What is a pacing delay?
A contractor may slow its pace of work after identifying forthcoming owner-caused delays to the critical path. Similarly, an owner may decide to decelerate its rate of production for tasks it is responsible for on the project if it foresees critical path delays which are the fault of the contractor. When critical path delays occur, the float for non-critical work sequences increases. Deceleration that is initiated by a party to take advantage of this increase in float is referred to as a pacing delay.
Example of a Pacing Delay
Legal systems usually recognize a contractor’s right to decelerate as a pacing delay is realized. An example of a pacing delay is when a contractor slows down its working pace due to the owner-caused delays in providing owner-furnished equipment to the job site. Consider an activity sequence where there are two finish-start predecessor activities, Activity A and Activity B, to a third activity, Activity C.
Say a contractor can complete a task in five days with a crew of two men. If the owner-dependent Activity B, which also takes five days, is delayed then it will create additional float for the relationship between Activity A and Activity C equal to the delay duration of Activity B.
Decelerated activities in the case of pacing delays are not necessarily on non-critical paths. They may be on parallel critical paths but, an owner-caused delay to an activity one of the critical paths pushes out the project completion date resulting in the increase of float to the unaffected parallel activity sequence. This is shown in our above example. In this case, a contractor’s decision to decelerate some unaffected scopes of work will consume project float. If such deceleration is managed properly, the float consumption rate can be maintained such that pacing delays do not exceed the owner-caused delays.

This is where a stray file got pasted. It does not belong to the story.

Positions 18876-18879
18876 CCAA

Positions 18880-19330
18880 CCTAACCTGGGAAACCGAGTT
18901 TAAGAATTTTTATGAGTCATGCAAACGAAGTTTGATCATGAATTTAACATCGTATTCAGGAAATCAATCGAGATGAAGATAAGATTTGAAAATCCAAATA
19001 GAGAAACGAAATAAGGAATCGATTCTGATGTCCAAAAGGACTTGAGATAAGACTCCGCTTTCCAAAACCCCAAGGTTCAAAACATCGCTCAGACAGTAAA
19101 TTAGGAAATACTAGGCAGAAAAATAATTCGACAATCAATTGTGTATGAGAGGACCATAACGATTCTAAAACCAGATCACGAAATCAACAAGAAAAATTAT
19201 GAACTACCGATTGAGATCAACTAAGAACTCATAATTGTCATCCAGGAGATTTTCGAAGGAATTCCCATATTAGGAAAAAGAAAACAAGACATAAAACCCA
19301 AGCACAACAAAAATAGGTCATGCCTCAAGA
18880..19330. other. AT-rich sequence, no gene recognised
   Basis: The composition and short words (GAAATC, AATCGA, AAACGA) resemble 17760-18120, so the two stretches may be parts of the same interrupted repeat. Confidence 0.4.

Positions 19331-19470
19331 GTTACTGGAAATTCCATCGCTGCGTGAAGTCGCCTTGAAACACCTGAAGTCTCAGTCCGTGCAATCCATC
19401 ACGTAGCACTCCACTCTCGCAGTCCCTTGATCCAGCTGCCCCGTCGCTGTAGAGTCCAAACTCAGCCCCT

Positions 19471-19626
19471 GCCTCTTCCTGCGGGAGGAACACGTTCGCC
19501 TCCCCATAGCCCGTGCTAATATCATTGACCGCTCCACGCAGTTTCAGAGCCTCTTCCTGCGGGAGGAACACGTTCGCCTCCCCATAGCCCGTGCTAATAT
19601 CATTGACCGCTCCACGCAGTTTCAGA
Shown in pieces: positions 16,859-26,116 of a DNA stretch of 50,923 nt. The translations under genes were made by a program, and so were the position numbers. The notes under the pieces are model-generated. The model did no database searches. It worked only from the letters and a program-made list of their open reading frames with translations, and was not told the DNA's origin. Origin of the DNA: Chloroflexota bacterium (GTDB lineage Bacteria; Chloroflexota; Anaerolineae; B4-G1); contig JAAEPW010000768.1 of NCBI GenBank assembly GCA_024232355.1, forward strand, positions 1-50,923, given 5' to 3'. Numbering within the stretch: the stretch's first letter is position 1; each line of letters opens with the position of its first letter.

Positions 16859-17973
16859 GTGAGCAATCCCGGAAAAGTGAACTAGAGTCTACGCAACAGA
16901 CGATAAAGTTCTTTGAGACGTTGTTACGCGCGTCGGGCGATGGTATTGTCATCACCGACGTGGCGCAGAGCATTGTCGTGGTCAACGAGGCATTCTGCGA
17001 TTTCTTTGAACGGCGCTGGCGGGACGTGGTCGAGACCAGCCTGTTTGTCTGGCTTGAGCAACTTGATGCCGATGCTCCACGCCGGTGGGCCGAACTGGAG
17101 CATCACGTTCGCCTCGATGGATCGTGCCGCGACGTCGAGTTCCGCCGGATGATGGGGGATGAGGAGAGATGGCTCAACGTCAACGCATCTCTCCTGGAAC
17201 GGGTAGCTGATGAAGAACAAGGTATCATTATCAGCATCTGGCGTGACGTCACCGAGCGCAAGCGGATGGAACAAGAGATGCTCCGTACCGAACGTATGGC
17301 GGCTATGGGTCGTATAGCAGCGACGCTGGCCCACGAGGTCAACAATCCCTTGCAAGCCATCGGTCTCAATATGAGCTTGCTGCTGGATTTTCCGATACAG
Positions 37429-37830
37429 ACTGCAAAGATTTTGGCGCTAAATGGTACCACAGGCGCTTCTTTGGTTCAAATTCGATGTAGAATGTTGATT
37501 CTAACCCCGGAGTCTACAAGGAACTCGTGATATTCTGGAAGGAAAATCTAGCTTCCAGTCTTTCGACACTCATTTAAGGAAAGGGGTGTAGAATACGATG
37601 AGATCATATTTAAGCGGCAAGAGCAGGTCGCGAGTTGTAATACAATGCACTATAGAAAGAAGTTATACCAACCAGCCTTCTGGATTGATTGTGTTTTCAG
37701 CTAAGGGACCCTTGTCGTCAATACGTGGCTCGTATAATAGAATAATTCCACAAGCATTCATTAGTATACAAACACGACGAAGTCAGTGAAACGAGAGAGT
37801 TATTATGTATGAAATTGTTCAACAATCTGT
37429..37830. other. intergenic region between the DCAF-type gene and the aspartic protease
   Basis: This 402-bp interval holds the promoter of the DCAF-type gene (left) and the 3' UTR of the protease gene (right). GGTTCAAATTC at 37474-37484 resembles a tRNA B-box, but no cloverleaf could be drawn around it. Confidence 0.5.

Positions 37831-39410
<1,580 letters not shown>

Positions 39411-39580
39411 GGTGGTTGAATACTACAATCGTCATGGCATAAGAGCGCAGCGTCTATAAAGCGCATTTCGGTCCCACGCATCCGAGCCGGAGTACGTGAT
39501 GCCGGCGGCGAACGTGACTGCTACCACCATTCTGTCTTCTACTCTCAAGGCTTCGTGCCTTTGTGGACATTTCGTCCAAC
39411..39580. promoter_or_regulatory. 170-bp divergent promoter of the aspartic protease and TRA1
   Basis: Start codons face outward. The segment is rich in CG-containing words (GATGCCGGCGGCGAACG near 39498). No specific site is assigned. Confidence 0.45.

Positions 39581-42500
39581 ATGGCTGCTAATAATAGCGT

Pacing delays cause concurrent delay because a contractor-caused pacing delay falls within the same period in which owner-caused delays arise. Since concurrent delays are typically handled by awarding excusable, non-compensable time extensions, pacing delays initiated by the contractor entitle the contractor to receive a time extension but not any delay damages. Depending on agreed-upon definitions for concurrent delays there might be slightly different implications to the way concurrent delays are handled. For instance, if parties recognize only parallel critical-path owner-caused and contractor-caused delays as concurrent delays, pacing delays would not always be treated as concurrent delays.
If the owner causes critical-path delays, contractor-caused pacing delays to non-critical work consume project float. Float consumption may adversely affect the critical path, but if the contractor manages float consumption rate properly, those adverse effects can be prevented.
Benefits of Pacing Delays
Although contractors decide to slow down their working pace usually to maximize their profit, contractor-caused pacing delays may also benefit the owner. Pacing delays that are considered concurrent discharge the owner of at least some delay damages that might otherwise have been owed. These benefits are due to the fact that concurrent delays are typically non-compensable and the owner is not liable for delay damages to the contractor. Therefore, pacing delays can play a role in decreasing the total duration of compensable delays to the benefit of the owner.
When to Implement Pacing Delays
The decision as to whether or not a contractor should slow down its working pace needs to be made carefully to ensure all consequences are considered and the contractor is prepared to adjust its working rate when project conditions require.